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MWG @ Midwest Girl in LA December 4, 2011 at 4:20 pm

Delicious! I think I’ll have to make one for breakfast this morning now. Love your blog.

As for perfumes, if you want classic, I’d recommend smelling any Burberry scents. I like Summer. I also love Daisy from Marc Jacobs, The One from Dolce & Gabanna, and Issey Miyake.

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Pricila Hernandez December 4, 2011 at 10:31 pm

that looks sooo yummy mujer!!

If you like sweet smelling perfumes, as I do, I recommend Jessica Simpson’s fancy and Pink Sugar. I get so many compliments, its insane. The boys love the smell. lol, including my boy.
Kenzo’s flower smells so pretty if you like the softer and clean smelling scents.

good luck (:

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Chrisan December 16, 2011 at 6:33 am

I’m gonna have to also recommend Light Blue. The best scent ever. Before Light Blue, I always wore Happy by Clinique.

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Kristen @ The Endless Meal.com December 28, 2011 at 7:15 pm

I love omelettes but have never been able to make them successfully myself. Your post is going to change that! The omelette I just ate, using your recipe, was infinitely better than any other I’ve made myself. It wasn’t perfect (yet) but it was light and fluffy almost everything an omelette should be.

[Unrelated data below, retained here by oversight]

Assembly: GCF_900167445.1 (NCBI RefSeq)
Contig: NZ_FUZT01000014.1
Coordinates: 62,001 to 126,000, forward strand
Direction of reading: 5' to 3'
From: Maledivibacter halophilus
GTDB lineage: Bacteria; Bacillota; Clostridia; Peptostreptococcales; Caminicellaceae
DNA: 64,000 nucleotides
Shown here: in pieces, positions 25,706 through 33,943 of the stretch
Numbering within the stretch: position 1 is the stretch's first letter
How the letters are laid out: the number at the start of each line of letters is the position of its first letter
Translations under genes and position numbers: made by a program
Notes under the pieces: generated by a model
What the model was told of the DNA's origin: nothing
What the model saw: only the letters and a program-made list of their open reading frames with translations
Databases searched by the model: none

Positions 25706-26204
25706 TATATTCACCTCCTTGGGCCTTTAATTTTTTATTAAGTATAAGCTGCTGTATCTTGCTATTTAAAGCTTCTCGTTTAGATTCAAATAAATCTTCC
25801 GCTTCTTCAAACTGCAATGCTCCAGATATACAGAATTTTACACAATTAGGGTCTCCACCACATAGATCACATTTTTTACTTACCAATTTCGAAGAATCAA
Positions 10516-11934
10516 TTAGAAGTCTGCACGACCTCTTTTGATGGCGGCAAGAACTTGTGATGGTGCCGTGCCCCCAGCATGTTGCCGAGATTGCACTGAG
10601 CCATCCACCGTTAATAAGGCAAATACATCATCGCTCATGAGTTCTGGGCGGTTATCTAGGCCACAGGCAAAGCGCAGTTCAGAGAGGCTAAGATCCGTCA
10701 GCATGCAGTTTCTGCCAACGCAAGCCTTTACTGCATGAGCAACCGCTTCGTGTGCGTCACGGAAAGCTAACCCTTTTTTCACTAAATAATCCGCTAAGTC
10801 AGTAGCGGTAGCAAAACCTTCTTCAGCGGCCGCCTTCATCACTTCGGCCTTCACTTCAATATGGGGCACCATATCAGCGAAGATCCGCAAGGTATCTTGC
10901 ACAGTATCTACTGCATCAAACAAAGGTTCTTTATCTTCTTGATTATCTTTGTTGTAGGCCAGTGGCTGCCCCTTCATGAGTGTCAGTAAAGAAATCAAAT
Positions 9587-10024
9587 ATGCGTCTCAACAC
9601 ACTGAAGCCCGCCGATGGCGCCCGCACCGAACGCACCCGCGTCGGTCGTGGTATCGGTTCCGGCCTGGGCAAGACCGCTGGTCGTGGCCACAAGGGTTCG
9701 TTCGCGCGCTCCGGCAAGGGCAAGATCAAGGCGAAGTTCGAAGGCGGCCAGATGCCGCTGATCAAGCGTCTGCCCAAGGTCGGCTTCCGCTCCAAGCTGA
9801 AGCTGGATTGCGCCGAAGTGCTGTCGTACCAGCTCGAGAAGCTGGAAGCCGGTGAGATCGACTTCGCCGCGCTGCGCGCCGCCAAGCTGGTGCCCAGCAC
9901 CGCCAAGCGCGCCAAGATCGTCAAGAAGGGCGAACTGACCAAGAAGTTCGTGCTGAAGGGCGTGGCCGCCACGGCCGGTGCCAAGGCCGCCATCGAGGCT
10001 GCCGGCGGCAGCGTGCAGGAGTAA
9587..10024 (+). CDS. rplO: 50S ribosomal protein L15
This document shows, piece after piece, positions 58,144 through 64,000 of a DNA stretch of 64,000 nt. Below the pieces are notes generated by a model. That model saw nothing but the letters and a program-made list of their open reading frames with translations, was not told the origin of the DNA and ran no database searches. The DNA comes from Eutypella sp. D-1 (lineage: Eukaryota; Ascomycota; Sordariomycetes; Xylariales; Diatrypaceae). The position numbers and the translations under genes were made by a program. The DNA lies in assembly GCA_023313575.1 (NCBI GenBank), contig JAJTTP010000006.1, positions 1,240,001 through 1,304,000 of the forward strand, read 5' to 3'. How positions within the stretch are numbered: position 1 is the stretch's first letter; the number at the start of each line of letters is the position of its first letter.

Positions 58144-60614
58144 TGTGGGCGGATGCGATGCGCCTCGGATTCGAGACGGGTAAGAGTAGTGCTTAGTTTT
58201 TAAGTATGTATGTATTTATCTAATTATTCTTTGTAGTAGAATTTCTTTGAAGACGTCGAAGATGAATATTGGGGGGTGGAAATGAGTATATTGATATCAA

Thanks for sharing your recipe!

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Christy January 1, 2012 at 4:13 pm

Made this today and my husband loved it, way different than all the fillings country style.
Scent wise try Jo Malone-Pomegrante Noir-Love it, just check out the site many different options.

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Cookie and Kate January 2, 2012 at 11:06 pm

Thans for schooling me on the art of the French omelet! I rarely wear perfume, but when I do, it’s Dolce and Gabbana’s The One. It’s “the one” for me. Har, har.

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kerry January 16, 2012 at 3:57 pm

i started reading this post and the first thing i was gonna reccommend was channel either number 5 or chance. my first perfume at 15 was chance and since then i have been a channel exclusive. i now only use mademoselle, but everyday i use bath and body works or vicky secrets spry cause chanel is too expensive to use everyday plus i work in a hospital so i have to keep perfumes down good choice every woman needs to find a chanel perfume that suits them

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Bess March 13, 2012 at 12:50 pm

Perfume? I’ve read comments that this is only for old ladies, but, I’m only 59 and have loved OPIUM since I was in my twenties. Granted it is an evening fragrance, but if you apply it lightly it is wonderful for day. You will forget you have it on and someone in the afternoon will ask “What is that fragrance you’re wearing?” Get a sample and give it a try. I think you will love it.

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Adrianna March 13, 2012 at 3:51 pm

Hi Bess! Thanks for the recommendation–I’m gonna give it a try.

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Evan Hughes November 10, 2013 at 11:48 am

Anything by Le Labo.

Reply